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Every time the Workers' Dwellings Act was amended, the salary allowance for residents increased, as did the cost of new dwellings. The new bungalow style of the 1920s addressed escalating building costs in its modest size and simplicity of style. By 1925, another four lots of the settlement were filled with early bungalow-style homes, built by B. B. Jones. Another three bungalows on the northern side of Elliott Street followed, pared back to clean lines with minimum detailing. The final lot of the Winearls Settlement was purchased by the Trathen family in 1941, and a new home erected in a late bungalow style. The remaining land outside the original settlement was divided into four sections and built on between the late 1920s and early 1930s, in similar styled homes.

The Elliott Street community
The close progression of design and close proximity of the homes in Elliott Street has, over the years, created an intimate community. There has been at least one marriage between people growing up on the street; relatives have lived in different houses on the street and some houses have been occupied by successive generations of the same family.

"Monday was washing day, but really, every day was washing day". Hilda Gray from No 12 was referring to the dirty smoke from coal fired heaters for the glasshouses that flanked Elliott Street. The whole of the Wood area once contained many glasshouses, owned mostly by Italians. Buying tomatoes and lettuces from one of the street-side stalls was part of a domestic routine. Perhaps Elliott Street residents did their purchasing over the fence. Glasshouses and market gardens in the Wood have gradually given way to housing.

Elliott Street 1953. Nelson Provincial Museum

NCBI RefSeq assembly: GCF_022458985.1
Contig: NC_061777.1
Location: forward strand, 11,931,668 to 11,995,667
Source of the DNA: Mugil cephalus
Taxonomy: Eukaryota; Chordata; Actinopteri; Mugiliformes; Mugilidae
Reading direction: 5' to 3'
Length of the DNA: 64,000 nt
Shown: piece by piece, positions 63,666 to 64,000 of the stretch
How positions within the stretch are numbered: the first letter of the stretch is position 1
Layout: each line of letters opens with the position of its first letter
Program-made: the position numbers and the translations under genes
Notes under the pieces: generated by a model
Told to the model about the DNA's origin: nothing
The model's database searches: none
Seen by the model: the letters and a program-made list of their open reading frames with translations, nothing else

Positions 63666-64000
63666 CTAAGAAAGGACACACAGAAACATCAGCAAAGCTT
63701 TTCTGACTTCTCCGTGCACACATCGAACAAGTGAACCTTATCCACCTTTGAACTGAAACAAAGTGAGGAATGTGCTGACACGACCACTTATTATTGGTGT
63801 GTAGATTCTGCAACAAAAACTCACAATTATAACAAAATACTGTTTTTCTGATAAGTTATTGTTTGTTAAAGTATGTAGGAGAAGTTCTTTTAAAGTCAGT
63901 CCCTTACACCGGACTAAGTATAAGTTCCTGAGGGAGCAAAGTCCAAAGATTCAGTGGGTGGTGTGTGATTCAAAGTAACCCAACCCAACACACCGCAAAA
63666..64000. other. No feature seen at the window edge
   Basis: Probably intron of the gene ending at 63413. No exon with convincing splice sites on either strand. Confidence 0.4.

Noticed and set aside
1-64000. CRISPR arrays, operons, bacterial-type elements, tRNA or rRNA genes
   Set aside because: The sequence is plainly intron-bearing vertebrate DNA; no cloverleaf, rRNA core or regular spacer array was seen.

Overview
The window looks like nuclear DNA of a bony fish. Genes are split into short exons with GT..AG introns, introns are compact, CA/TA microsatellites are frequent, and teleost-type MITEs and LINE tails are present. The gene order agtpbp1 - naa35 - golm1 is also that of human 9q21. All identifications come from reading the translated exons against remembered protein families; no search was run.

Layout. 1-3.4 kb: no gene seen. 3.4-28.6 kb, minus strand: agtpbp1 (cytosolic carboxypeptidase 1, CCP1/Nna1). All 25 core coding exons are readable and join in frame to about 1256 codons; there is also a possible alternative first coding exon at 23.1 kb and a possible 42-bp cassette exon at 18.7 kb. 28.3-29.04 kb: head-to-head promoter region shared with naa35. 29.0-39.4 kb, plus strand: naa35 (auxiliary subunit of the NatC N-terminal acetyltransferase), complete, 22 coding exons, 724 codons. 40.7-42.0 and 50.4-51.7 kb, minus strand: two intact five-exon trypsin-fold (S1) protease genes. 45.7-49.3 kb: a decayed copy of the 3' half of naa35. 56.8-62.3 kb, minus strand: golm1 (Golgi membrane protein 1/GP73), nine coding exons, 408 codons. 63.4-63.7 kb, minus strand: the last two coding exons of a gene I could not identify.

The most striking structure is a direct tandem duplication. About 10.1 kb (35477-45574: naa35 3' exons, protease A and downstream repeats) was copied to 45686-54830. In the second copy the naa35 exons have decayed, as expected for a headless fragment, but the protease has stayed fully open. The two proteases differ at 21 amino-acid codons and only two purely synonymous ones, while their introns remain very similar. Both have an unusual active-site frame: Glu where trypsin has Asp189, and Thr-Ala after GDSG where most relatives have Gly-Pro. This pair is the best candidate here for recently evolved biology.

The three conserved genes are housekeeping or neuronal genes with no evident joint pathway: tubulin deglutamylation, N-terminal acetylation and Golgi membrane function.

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Charles Elliott 1811-1876

Charles Elliott. Nelson Provincial Museum
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Naming Nelson's first government-funded housing development after Charles Elliott could possibly be due to his support for the ‘underdog'. In the mid 1840s he fought for squatters who disputed the ownership of pastoral land. In later years he printed Mary Ann Muller's pamphlets titled ‘Femina', which argued for women's property rights and suffrage. A Londoner, Charles Elliott arrived in Nelson in 1842. In addition to being editor of the Nelson Examiner he owned rural land and played a key role in politics and education.

This information was produced for a Nelson Heritage panel in Elliott Street, 2008

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  • Our Family moved to Elliott St in 1943 & my Father lived in the house @ No10 for 52 years.until his death.I have many memories of Elliott St,during the years that i resided there prior to my marriage to my Wife who boarded @ N023 prior to our Marrriage,Mrs Stringer ran the Park Store for many years & we all had lots of memories of the old Trafalgar Park & the many Test matches we played there @ Rugby & Cricker as Children.D.B. Fowler

    Posted by Donald .B.Fowler, ()